Skip to main content

Acoustics: playing a key role in sustainable development

Acoustics By Colin O'Connor, Associate, Acoustics – 25 January 2022

University of Wollongong (UOW) College Hong Kong

Internal reception of a university, a round room with white walls and floor and wooden beamed ceiling

Authors

Colin O'Connor from the shoulders up, standing in an open plan office space

Colin O'Connor

View bio

I believe we have a moral obligation to provide sustainable development. That is what gets me out of bed in the morning and go to work knowing that I can contribute to the betterment of the world around us.

Sustainable development is one that “…meets the needs of the present without compromising the ability of future generations to meet their own needs” (Brundtland and Khalid, 1987). It is paramount to the overall integrity of numerous industries and to the collective health, safety, and wellbeing of those who live, work, and play within the spaces created by building design professionals. As such, its relationship with acoustics is an important issue.

Fundamentally, an indoor or outdoor space is more sustainable with a good sound quality. The links between unwanted sound and health risks such as stress or sleep disturbance are well documented and direct causal links have been established between long-term noise exposure and loss of life years. High density urban areas, where sources of sound (including construction, road traffic, rail lines, airports and industrial facilities) are located in close proximity to noise-sensitive areas (for example homes, offices, schools and hospitals) can cause conflict between the need for ongoing development and the users of those spaces.

Before joining Cundall, my career focus was on outdoor noise emissions and people’s behavioural or physiological responses to noise pollution. With reference to national policy such as the National Planning Policy Framework and the Noise Policy Statement for England or wider reaching international guidance (such as World Health Organisation (WHO) Guidelines for Community Noise), I assessed changes to the external ambient noise environment introduced by new development and subsequent impacts on local communities. I developed mitigation strategies to help avoid, reduce, control and manage the scale of adverse noise effects in order to contribute to the longevity of a healthy environment.

Joining Cundall has given me an opportunity to bring this together with internal noise environments, by looking at the architectural design of spaces. But why is this important in the context of sustainable development?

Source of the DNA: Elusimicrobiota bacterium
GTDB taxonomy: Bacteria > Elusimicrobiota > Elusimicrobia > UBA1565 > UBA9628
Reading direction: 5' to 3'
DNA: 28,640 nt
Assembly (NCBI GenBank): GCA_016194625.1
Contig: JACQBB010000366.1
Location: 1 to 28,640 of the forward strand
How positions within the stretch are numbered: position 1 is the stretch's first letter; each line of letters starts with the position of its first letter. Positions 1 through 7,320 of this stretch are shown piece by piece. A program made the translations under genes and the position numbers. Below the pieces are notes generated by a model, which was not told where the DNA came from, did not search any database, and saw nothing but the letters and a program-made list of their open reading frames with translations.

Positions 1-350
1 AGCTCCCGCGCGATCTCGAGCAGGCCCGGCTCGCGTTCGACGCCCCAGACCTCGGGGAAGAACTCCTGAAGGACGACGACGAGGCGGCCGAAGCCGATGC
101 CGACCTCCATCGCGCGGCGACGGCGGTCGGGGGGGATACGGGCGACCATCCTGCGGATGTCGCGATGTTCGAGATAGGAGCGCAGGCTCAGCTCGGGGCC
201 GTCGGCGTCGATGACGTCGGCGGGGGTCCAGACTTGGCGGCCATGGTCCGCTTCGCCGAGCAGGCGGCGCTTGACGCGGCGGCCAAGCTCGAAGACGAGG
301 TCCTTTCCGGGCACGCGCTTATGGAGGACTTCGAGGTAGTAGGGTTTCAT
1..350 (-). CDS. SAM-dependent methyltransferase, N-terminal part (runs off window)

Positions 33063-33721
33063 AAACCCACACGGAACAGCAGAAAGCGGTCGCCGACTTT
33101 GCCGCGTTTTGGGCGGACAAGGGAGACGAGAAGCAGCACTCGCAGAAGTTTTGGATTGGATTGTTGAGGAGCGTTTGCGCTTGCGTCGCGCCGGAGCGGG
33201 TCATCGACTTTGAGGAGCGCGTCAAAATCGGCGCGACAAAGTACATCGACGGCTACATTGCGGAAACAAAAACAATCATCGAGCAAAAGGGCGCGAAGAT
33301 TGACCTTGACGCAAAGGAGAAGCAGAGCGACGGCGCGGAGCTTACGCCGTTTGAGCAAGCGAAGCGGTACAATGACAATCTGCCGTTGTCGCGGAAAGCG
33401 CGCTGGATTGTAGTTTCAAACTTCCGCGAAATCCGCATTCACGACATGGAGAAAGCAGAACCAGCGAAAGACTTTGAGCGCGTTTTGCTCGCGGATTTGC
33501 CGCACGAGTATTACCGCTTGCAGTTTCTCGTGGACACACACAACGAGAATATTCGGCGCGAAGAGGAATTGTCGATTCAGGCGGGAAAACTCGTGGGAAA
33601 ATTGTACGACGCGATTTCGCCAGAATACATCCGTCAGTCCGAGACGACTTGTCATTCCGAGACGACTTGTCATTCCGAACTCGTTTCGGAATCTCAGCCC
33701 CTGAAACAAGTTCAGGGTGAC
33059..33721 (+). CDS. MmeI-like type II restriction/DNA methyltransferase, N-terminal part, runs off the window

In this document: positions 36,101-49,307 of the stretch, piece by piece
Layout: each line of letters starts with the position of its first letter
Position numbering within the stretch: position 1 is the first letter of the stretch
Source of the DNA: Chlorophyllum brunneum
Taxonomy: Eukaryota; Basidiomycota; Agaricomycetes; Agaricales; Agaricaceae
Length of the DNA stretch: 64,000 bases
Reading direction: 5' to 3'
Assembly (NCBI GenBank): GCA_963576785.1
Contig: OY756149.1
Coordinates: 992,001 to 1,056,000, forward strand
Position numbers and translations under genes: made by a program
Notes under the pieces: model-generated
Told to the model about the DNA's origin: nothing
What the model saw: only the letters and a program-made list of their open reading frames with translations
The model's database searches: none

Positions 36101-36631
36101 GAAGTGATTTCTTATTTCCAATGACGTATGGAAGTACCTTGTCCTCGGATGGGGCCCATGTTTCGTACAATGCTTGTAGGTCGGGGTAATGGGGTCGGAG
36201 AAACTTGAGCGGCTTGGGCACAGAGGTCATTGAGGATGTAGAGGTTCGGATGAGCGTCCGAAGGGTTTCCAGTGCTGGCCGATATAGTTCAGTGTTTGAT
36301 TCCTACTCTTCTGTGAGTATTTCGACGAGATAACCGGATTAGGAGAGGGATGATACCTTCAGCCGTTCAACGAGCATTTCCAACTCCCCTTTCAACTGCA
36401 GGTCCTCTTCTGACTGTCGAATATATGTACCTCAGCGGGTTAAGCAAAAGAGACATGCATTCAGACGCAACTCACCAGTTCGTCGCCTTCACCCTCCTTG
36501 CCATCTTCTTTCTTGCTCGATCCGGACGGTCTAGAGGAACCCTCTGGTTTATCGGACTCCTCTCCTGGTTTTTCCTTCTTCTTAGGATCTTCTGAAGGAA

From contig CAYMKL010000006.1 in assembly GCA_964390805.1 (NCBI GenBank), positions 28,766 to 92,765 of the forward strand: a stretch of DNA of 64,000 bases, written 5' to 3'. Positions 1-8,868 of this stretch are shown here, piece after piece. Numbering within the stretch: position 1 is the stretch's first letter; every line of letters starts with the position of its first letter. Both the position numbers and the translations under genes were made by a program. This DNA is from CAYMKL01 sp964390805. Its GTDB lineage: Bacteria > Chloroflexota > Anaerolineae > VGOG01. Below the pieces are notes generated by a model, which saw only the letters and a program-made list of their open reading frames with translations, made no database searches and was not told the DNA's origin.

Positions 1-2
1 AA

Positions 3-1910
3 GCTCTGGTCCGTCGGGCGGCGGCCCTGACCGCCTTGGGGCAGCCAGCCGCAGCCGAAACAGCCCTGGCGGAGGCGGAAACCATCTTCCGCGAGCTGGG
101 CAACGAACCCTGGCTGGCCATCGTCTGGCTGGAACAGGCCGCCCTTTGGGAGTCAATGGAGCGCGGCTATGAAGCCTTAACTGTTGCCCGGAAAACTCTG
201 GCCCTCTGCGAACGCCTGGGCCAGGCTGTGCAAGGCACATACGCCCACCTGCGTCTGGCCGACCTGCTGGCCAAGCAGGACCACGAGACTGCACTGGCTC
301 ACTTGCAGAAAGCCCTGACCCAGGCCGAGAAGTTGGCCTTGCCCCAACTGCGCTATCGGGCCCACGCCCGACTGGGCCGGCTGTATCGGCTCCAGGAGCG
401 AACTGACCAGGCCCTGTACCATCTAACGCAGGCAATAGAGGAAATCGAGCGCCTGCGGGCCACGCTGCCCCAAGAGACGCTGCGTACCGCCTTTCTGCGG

The 2001 National Human Activity Pattern Survey (NHAPS) identified that we spend close to 90% of our time indoors, be it at home, school, work or carrying out social and leisure activities. This statistic will vary for individuals or groups of people, but the key finding of NHAPS is we are essentially an indoor species.

Given that, as a modern society we will spend most of our time indoors, it is essential that we are able to provide the highest quality environments for people and acoustics are an essential part of this. At Cundall we can directly influence this as part of the building acoustics design. We can enhance the acoustics in sensitive spaces by carefully selecting wall and floor partitions; developing acoustic insulation packages to achieve suitable internal noise levels; optimising room layouts and adjoining uses; considering internal reverberation and surface treatments; controlling noise transfer from internal mechanical systems and advising on the balance of fresh air provision, overheating and acoustics.

Cundall's pledge for Zero Carbon Design on all projects by 2030 means our acoustics team will contribute to optimising zero carbon solutions, including embodied carbon, energy efficiency and integrated renewables. Having an approach that balances the internal and external noise concerns whist minimising the overall material uses and, where possible, the circular economy, is the key.

References

  • Brundtland, G.H. and Khalid, M., 1987. Our common future. Oxford University Press, Oxford, GB.
  • Department for Environment Food and Rural Affairs, 2010. Noise Policy Statement for England.
  • Klepeis, N.E., Nelson, W.C., Ott, W.R., Robinson, J.P., Tsang, A.M., Switzer, P., Behar, J.V., Hern, S.C. and Engelmann, W.H., 2001. The National Human Activity Pattern Survey (NHAPS): a resource for assessing exposure to environmental pollutants. Journal of Exposure Science & Environmental Epidemiology, 11(3), pp.231-252.
  • Ministry of Housing, Communities & Local Government, 2021. National Planning Policy Framework.
  • Berglund, B., Lindvall, T., Schwela, D.H. and World Health Organization, 1999. Guidelines for community noise.

Related